Rare Genetic Skin Diseases

What is a rare (orphan) disease?

A disease is called 'rare' when it is found in only a small portion of the population. In Europe, a disease is classified as 'rare' if it affects fewer than 1 in 2,000 people. In the United States, a 'rare' disease is considered to occur in fewer than 200,000 people at any given time.

Although this may appear to be a very small number, there are currently between 5,000 and 7,000 distinct rare diseases and this number is expected to continuously rise. Orphan diseases can affect people of any age (many children), gender, or ethnicity and collectively millions of individuals worldwide have been diagnosed. In Europe, about 30 million people are affected, which is approximately 7% of the entire population.

Various causes may underlie these diseases, however, approximately 80% of them are of genetic origin. Since diagnosis and treatment of most rare diseases are complex and challenging, they can have a significant impact on the lives of individuals and their families.

What is a genetic disease?

Genetic diseases arise from irregularities or abnormalities in a person's DNA. DNA (or deoxyribonucleic acid) is the genetic material that carries the instructions for the growth and function of all living organisms, including humans. A change (=mutation) in the DNA can disturb normal functioning and development of bodily structures, leading to a genetic disorder. Some may be considered mild with little impact on an individual's health, whereas others may be severe and life-threatening.

With the exception of traumatic injuries, almost all human diseases present genetic factors contributing to their aetiology or pathogenesis.However, a disease is considered “genetic”  when it result from heritable alterations of the genome in the affected individual.

The HUMAN GENOME is the complete set of genetic instructions encoded in the DNA of a human cell. It is located in the nucleus of every body cell, organized into 23 pairs of chromosomes, with one pair determining the sex (XX in females, XY in males). Mature egg and sperm cells carry only one element of each chromosome pair, which combines during fertilization. Each chromosome contains thousands of genes (sequence of monomeric untis in the DNA, the nucleotides). The information contained in a gene is used to make proteins, large biomolecules that perform many relevant functions within organisms and providing structure to cells. Proteins are made up of amino acids, and the sequence of amino acids in a protein is determined by the sequence of nucleotides in a gene. It is currently estimated that there are 19,000 to 20,000 genes in the human genome, coding for proteins.

The human genome includes both coding and non-coding DNA regions (genes). The coding regions, which carry instructions for protein synthesis, represent a minor fraction, comprising less than 2% of the genome. The non-coding regions, which make up the majority of the genome, include regulatory elements that control the expression of genes, as well as other functional and structural elements.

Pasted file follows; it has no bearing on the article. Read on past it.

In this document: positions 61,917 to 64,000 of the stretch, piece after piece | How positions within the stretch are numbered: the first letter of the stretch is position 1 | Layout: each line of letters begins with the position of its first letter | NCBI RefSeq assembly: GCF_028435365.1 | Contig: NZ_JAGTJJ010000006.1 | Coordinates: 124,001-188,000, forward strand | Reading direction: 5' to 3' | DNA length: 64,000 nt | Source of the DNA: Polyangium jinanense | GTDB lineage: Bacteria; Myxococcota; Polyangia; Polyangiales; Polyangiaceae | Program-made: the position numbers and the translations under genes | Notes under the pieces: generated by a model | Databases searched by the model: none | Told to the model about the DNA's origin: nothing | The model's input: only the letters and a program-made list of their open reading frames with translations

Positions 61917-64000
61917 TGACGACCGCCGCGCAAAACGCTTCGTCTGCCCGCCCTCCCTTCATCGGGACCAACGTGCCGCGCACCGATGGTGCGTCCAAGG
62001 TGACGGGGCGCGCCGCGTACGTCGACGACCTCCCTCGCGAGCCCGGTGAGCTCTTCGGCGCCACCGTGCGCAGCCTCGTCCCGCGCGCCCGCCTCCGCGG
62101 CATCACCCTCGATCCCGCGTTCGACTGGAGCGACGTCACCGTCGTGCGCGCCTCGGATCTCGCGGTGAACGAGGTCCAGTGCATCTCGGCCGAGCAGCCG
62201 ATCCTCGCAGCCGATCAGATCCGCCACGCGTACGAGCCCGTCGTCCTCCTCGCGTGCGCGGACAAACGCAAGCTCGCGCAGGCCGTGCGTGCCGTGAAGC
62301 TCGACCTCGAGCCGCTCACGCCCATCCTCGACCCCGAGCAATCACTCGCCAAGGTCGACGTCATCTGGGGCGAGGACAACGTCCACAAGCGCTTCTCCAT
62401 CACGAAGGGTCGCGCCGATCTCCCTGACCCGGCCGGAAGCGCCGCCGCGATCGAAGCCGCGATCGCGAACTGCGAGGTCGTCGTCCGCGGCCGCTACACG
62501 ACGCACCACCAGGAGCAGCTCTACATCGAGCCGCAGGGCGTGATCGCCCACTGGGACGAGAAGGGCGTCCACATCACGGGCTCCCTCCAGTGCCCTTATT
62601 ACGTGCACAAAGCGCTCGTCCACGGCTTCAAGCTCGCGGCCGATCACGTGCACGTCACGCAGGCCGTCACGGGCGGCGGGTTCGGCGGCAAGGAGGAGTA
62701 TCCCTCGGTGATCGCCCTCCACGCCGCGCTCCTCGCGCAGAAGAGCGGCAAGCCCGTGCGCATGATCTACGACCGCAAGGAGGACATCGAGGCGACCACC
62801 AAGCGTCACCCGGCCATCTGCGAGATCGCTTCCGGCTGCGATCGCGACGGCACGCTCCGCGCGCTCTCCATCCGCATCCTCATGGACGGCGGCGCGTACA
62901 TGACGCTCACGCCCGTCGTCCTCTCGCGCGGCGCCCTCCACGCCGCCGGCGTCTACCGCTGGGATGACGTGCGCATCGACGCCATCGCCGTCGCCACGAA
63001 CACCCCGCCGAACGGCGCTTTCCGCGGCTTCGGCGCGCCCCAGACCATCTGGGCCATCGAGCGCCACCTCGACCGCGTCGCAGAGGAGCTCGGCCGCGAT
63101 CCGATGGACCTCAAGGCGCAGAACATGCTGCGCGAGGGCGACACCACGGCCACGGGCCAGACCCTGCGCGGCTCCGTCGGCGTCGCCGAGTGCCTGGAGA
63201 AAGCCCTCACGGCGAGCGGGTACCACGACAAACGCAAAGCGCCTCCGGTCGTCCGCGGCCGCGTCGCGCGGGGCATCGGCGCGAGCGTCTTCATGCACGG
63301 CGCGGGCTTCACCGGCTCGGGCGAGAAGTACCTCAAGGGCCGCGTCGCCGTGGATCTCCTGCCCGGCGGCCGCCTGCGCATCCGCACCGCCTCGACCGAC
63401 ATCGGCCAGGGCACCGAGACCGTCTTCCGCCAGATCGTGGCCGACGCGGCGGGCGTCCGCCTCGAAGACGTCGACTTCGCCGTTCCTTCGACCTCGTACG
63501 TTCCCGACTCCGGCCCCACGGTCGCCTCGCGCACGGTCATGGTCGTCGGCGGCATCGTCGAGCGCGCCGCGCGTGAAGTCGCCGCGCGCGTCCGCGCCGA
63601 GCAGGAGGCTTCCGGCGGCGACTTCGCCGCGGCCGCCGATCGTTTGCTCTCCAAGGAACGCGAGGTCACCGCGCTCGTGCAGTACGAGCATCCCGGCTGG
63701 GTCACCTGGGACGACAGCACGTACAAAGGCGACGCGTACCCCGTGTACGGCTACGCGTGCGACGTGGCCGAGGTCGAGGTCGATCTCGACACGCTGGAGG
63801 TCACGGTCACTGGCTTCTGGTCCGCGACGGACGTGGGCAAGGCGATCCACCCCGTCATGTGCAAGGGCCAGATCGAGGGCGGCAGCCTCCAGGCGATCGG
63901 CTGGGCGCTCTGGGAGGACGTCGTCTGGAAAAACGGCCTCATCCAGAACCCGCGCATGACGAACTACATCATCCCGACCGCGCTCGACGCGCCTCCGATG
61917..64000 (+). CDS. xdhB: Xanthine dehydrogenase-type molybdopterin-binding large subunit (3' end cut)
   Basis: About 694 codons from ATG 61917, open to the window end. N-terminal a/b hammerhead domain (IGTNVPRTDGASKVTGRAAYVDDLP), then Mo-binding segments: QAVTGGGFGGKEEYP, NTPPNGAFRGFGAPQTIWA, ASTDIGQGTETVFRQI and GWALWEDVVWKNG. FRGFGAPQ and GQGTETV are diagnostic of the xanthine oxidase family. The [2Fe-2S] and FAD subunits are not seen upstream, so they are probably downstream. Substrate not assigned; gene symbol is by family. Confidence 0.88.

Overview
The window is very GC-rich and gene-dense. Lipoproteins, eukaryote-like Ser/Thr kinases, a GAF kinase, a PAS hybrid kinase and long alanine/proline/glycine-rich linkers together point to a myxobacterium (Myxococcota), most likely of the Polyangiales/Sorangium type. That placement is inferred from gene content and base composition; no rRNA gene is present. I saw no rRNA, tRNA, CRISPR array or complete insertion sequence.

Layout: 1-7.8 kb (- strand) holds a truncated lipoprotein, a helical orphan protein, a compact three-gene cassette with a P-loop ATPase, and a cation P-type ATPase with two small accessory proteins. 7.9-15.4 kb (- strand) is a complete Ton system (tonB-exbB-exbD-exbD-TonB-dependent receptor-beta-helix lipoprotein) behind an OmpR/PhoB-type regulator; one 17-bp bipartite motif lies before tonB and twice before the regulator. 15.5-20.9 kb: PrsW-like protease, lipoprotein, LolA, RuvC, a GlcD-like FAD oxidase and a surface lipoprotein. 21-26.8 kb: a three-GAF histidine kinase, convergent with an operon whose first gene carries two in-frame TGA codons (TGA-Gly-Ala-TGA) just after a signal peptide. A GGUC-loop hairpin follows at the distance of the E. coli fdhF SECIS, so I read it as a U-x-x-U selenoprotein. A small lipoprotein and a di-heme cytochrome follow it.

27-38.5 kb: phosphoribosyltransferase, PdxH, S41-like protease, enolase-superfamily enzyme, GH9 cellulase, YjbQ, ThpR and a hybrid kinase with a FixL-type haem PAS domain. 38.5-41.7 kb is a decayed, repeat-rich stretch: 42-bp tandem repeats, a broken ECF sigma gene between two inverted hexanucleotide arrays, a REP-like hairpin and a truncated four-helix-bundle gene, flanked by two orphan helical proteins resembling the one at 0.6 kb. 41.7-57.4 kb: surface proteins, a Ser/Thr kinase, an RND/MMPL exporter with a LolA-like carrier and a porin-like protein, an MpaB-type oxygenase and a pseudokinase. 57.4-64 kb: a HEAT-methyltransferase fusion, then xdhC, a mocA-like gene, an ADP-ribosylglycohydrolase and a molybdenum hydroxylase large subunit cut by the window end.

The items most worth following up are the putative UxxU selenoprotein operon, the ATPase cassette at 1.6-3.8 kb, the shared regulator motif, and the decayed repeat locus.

Many types of genetic diseases exist, which can be broadly classified into several categories:

  1. Single-gene disorders: are caused by mutations in one gene that cna be identified through specific analyses available at a limited number of laboratories. Examples: epidermolysis bullosa, ichtyosis, neurofibromatosis, cystic fibrosis, Huntington's disease

  2. Chromosomal disorders: are caused by changes in the number or structure of chromosomes and can be detected through cytogenetic tests (e.g. karyotype) Examples: Down syndrome, Turner syndrome

  3. Complex disorders: are caused by a combination of genetic and environmental factors and can be influenced by multiple genes. Examples: atopic dermatitis, psoriasis, heart disease, diabetes​​​

  4. Mitochondrial disorders: are caused by mutations in the mitochondrial DNA and may induce a wide range of symptoms including muscle weakness, vision loss, cognitive impairment. Examples: Mitochondrial myopathy, Leigh syndrome

What is a rare genetic disease of the skin?

Genetic skin diseases, or genodermatoses, are inherited conditions that primarily affect the skin and its appendages. 

These disorders are typically caused by single gene mutations that can be passed down from one or both carrier parents, or may arise spontaneously during the maturation of parents' egg or sperm cell. This group of disorders is very heterogenous and comprises more than 400 distinct clinical entities, almost all rare.

Genodermatoses frequently manifest at birth or early in life, are typically chronic, often severe and can be life-threatening. Thus, genodermatoses have significnat medical and social implications. Diagnosis can be challenging, as healthcare professionals may not be familiar with their clinical presentation and diagnostic tests are only available in a few specialized laboratories. Furthermore, the lack of curative treatments presents significant challenges in the clinical management of these patients, often requiring a costly and time-consuming multidisciplinary approach. Finally, both patients and their families may experience a significant reduction in their quality of life due to the negative psycho-social effects of the diseases' physical manifestations and the loss of autonomy/independence.